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Ethnobotany and Analog Forestry

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A short presentation on the links between ethnobotany and analog forestry, and why understanding people's connection to plants is essential to restoring ecosystems.

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Ethnobotany and Analog Forestry

  1. 1. Ethnobotany at work: Restoration and rural livelihoods
  2. 2. The analog forestry approach • Restoration method that aims to recreate native forest structure and function • Emphasis on use of economically productive species • Goals include increased food security, environmental protection, and quality of life
  3. 3. Analog forestry method • Design based on native forest structure, as described by a physical analysis • Species are chosen to fill structural niches and economic needs, while bringing economic and other benefits
  4. 4. Analog Forestry: Finca Fila Marucha • Former pastureland reforested with a variety of native and non-native species • High biodiversity as the basis of an essential oils business
  5. 5. Analog Forestry: Pedro Ferreira • Community leader in the Dominican Republic • Switched over to fruit and timber production • Farm now serves as regional demonstration site
  6. 6. Rich Forests • Coalition led by Dutch NGOs and business groups • Aims to encourage investment in community production of NTFPs
  7. 7. Rich Forests • Around 1 billion people rely on forest for their livelihoods worldwide • Investing in local production and harvesting can help stem the tide of land grabs and plantation agriculture in many parts of the world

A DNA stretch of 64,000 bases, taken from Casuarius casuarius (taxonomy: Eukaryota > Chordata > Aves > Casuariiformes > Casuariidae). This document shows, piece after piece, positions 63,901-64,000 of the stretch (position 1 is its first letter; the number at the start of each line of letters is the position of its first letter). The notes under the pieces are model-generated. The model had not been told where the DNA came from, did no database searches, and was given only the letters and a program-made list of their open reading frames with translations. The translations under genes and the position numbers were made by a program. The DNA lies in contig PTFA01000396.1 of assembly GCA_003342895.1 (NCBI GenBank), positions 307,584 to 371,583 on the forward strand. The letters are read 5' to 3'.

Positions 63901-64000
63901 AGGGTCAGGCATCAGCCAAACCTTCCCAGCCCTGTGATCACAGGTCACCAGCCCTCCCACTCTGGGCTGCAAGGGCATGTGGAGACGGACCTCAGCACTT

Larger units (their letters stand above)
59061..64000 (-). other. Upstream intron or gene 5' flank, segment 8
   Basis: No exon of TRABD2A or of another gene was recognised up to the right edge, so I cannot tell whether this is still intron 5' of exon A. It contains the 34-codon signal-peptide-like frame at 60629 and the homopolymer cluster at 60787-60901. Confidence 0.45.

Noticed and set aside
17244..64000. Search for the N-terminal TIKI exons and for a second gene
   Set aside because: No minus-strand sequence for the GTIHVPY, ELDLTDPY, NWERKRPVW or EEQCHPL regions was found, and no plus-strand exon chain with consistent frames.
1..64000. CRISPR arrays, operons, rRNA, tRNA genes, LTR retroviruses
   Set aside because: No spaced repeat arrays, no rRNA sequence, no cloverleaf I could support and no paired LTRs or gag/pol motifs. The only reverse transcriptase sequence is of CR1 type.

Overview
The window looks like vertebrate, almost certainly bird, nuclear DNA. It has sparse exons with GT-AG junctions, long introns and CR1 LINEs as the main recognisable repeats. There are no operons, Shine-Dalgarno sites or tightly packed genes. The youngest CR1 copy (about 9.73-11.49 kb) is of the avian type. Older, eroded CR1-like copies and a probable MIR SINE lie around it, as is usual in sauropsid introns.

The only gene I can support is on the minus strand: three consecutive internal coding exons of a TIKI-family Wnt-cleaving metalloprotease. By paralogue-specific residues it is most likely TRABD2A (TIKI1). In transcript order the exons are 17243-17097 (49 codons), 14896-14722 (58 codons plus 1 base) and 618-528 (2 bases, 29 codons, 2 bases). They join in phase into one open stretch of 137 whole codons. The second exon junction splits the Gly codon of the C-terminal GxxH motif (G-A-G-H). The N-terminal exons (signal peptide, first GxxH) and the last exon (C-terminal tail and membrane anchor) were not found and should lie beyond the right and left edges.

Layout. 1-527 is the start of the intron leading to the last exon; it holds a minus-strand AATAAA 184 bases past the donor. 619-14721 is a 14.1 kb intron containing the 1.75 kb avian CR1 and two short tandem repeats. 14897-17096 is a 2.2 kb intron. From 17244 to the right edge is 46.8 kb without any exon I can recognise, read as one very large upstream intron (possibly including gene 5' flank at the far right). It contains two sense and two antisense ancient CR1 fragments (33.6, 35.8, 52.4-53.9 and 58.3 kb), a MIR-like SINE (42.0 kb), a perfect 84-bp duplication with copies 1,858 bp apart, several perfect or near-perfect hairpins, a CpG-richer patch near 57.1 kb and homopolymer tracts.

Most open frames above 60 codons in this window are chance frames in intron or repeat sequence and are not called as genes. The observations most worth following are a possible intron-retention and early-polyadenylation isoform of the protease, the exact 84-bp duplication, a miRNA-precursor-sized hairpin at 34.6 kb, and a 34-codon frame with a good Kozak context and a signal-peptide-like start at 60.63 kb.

8. 8. Trade in Forest Products • NTFPs are some of the most widely traded commodities in the world • Especially in the tropics, NTFPs such as rubber, tea, cacao and coffee are important income sources
  9. 9. Forest Garden Product Certification • Certification geared toward production from forested areas with high biodiversity • Based on Organic and Fair Trade certifications
  10. 10. Sateré Mawé, Brazil • Indigenous farmer group • Produce wildharvested guaraná for the European market • FGP certification allows their product to fetch a premium price
  11. 11. Forest Garden Tea • Tea gardens in Sri Lanka that blend tea production with traditional forest garden practices • Production for both local and international markets
  12. 12. Role of Ethnobotany • IAFN’s knowledge management is based on exchanging information related to landscape restoration • This exchange of information helps people design analog forestry systems
  13. 13. Role of Ethnobotany • Documenting and applying local knowledge can have many benefits • Biodiversity restoration and agroforestry require an ethnobotanical “toolkit”
  14. 14. “Exotic” plants? • Many restoration projects have benefited from introducing non-native plants • These species may have economic or restoration benefits • Their introduction must be managed with care
  15. 15. IAFN Plant Database • Initiative to come online in 2014, database of plant species from IAFN partners worldwide • Aim is to provide resource for restoration in different bio-regions
  16. 16. Learn more! • IAFN and our partners are always looking for students wanting to apply their knowledge of ethnobotany, restoration ecology, community development or related fields • We are looking at ways to support independent research projects through logistical support and scholarships • For more information, contact Adam Kabir Dickinson, kabir@analogforestry.org • See also: www.analogforestry.org and www.richforests.org • Check out our forum and newsletter!

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